In an effort to serve daily fantasy players and season-long fantasy players who use daily lineup settings, we present notes each day of the season. It's a daily version of our Fantasy Forecaster, in which we project the best pitcher game scores as well as the best team hitting matchups based upon a number of factors.
After a lighter slate for my debut on Daily Notes -- at least until rain changed things -- we've got some star power to work with on the second Tuesday of the season. Two are in a single matchup and sit at the very top of our list: Noah Syndergaard hosting Jose Fernandez. After one start, you might be leaning toward Thor over Fernandez because of how they fared, but it'd be foolish to let one start drastically change your outlook on either.
Especially considering that Fernandez was lit up for five runs in fewer than six innings and finished just nine points behind Syndergaard at DraftKings and five points at FanDuel even as Syndergaard went six scoreless at K.C. When you strike out 13 in your 5.7 innings as Fernandez did, it salvages an otherwise rough day. I have a hard time really splitting the pair, as does the game-score measurement, with a meager two-point split between 'em. The lineups aren't too different, either, so you're left with simple personal preference or leaning on the home side and going Thor.
Corey Kluber and the whole Indians team probably couldn't wait to get out to Tampa Bay just for the assurance that they would definitely play. They got in just four of their seven games at home and in Chicago during the opening week so the dome of Tropicana Field will be a welcome sight, something you don't often say about The Trop. He had an uninspired debut, but I can't ignore both the rainout effect and the horrendous weather.
I don't know if there has been a study on the rainout effect (a guy getting his start pushed back because of rain), but anecdotally, it seems to play. Kluber himself dealt with it early in that Cy Young campaign, and just loosely talking to some baseball people -- analysts and a couple in the game -- they seem to reinforce the idea that it can be problematic.
And then the next day, it was still 34 degrees in Cleveland. I'm not out trying to dole out excuses for everyone, but I don't think we can ignore factors that can definitely have an impact on a guy. It's not even a contrarian when you have a stud like Kluber, but he might be used less on Tuesday with superstars like Thor and Fern on the slate. Everyone knows Kluber is very good, but he's not as flashy as the two youngsters. That said, I don't think any of the DFS sites has "flash" as a category.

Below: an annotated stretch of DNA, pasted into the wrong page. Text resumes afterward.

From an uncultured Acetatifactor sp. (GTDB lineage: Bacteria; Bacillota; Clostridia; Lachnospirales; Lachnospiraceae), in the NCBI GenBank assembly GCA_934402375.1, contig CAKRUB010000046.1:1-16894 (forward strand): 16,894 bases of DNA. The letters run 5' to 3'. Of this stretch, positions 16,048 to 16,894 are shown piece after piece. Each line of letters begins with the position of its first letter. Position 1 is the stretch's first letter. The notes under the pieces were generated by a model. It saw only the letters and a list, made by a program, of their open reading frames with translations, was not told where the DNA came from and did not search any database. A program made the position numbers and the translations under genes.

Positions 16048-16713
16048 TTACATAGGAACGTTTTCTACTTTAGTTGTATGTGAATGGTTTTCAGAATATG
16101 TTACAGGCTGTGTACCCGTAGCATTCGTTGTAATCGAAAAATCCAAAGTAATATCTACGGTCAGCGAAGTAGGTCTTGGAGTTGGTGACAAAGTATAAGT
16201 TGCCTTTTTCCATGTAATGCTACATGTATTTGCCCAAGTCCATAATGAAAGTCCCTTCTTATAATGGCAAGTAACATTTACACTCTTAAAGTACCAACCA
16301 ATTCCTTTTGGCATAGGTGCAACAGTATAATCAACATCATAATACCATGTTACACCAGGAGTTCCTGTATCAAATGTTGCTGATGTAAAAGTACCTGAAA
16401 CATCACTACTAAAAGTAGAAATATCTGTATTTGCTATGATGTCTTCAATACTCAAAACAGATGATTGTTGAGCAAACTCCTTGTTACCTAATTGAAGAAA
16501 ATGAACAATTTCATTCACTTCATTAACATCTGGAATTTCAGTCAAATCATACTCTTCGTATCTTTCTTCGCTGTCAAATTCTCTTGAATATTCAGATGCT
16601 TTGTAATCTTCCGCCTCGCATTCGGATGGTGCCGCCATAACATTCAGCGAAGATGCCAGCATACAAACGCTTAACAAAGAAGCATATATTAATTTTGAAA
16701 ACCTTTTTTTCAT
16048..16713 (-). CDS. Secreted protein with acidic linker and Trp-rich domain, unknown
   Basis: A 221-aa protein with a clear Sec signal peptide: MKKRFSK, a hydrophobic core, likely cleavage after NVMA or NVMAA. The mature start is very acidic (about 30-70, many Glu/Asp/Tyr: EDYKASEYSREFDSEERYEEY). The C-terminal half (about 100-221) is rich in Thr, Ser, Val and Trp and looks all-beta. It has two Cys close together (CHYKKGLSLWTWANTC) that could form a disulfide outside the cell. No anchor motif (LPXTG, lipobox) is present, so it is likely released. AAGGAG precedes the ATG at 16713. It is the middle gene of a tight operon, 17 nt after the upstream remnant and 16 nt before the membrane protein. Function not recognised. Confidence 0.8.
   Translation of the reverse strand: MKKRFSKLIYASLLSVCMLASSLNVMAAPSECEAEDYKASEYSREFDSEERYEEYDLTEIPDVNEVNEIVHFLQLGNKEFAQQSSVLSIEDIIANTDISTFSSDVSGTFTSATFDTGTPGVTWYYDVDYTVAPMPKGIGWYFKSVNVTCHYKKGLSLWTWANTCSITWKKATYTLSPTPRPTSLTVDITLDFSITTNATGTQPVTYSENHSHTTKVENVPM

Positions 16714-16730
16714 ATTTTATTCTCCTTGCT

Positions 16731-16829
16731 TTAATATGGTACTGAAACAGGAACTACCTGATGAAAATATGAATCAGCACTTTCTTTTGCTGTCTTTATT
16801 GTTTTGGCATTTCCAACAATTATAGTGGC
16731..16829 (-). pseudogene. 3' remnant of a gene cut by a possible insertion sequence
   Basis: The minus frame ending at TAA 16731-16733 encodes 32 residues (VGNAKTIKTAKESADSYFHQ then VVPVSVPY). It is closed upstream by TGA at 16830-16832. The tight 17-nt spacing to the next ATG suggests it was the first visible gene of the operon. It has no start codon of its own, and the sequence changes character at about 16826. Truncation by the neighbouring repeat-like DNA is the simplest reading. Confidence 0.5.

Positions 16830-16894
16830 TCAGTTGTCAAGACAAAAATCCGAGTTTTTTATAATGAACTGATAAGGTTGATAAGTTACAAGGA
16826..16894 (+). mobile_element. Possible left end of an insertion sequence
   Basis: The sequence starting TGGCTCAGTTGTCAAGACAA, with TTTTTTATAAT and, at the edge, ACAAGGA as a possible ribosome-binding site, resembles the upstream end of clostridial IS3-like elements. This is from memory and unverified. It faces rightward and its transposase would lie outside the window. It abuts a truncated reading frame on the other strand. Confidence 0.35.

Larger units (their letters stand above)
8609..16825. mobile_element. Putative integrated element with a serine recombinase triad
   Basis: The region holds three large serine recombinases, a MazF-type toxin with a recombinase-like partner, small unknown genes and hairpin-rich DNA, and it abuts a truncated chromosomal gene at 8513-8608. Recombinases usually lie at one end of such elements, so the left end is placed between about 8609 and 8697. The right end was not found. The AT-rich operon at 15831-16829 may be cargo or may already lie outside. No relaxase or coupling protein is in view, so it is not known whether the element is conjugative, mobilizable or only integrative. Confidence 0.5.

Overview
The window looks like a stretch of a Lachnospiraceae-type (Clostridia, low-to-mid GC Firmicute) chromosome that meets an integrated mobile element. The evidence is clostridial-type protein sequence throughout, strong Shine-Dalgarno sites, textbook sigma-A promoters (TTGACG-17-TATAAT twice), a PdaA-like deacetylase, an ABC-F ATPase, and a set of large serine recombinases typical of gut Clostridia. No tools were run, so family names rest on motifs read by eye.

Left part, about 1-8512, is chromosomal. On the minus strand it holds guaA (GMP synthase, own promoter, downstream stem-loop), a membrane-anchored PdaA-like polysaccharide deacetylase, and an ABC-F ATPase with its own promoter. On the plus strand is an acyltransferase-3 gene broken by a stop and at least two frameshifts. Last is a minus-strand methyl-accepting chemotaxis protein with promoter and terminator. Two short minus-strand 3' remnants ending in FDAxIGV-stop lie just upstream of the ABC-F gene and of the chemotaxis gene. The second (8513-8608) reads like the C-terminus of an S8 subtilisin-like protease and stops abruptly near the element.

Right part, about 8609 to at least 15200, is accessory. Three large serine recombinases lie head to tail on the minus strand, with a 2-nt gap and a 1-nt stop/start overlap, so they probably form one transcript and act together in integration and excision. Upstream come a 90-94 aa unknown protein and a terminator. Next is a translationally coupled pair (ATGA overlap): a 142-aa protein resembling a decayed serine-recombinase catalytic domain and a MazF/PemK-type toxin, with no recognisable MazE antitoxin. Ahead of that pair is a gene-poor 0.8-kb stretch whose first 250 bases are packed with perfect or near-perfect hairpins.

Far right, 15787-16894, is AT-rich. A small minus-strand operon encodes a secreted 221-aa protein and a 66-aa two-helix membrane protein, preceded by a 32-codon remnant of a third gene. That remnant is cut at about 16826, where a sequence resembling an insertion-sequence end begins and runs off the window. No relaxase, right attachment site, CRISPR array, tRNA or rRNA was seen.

Both A. Sanchezes are going, so that certainly won't confuse anyone! I wonder if anyone will accidentally take one when they mean to select the other, especially if Aaron's price is pumped up closer to Anibal's after his big debut. The Tigers play early while the Jays are late, though, so that could eliminate any confusion, unless you play a full-slate game. Anibal Sanchez is a year removed from being really good and two years removed from his career year. A good indicator of his health has usually been home runs. In 2013-14, he was the best home run suppressor in the league and then last year he needed just 157 innings to allow the most homers in the AL (29).
Aaron Sanchez had a brilliant debut in Tampa Bay, going seven strong, with a Corey Dickerson homer being the only damage. Most important of all was the fact that he didn't walk a batter. Walks for Aaron are like the homers for Anibal. If you start seeing the walks from Aaron, trouble is likely to follow. Of course, that is better season-long advice because we're just looking for him to get through another seven strong against the Yankees. I peeked ahead of time and Sanchez's price is ripe on DraftKings. They still have him at $5,900. He will be super popular -- or at least should be.
We've got a really interesting group of low 50s on the docket, with Gio Gonzalez standing out because he's at home hosting the Braves. The Braves have a lot of platoons so they will probably load up with Tyler Flowers, Gordon Beckham, Jeff Francoeur, and Drew Stubbs getting into the lineup, but that's not exactly a stay-away kind of lineup. A Gonzalez-Sanchez combo could be slick.
Juan Nicasio has to face a fierce Tigers lineup, which could scare some off (understandably so), but he looked really good throughout spring training and in his debut against the Cardinals. His strikeout upside gives him a solid floor for the days when he's not at his best, too. However, that game is early and a lot of slates won't include Pittsburgh-Detroit and Arizona-Los Angeles Dodgers, so I wouldn't focus too hard on the four starters in that game either as targets to use or to load up against.
Clay Buchholz isn't good enough to take a shot against the Baltimore Orioles. In fact, not many starters are as the downside is just too severe with their mashing lineup. There will definitely be days when they're shut down because they have a lot of swing-and-miss hitters, but thinking you can accurately predict when that will happen is playing with fire. David Price learned the hard way on Monday.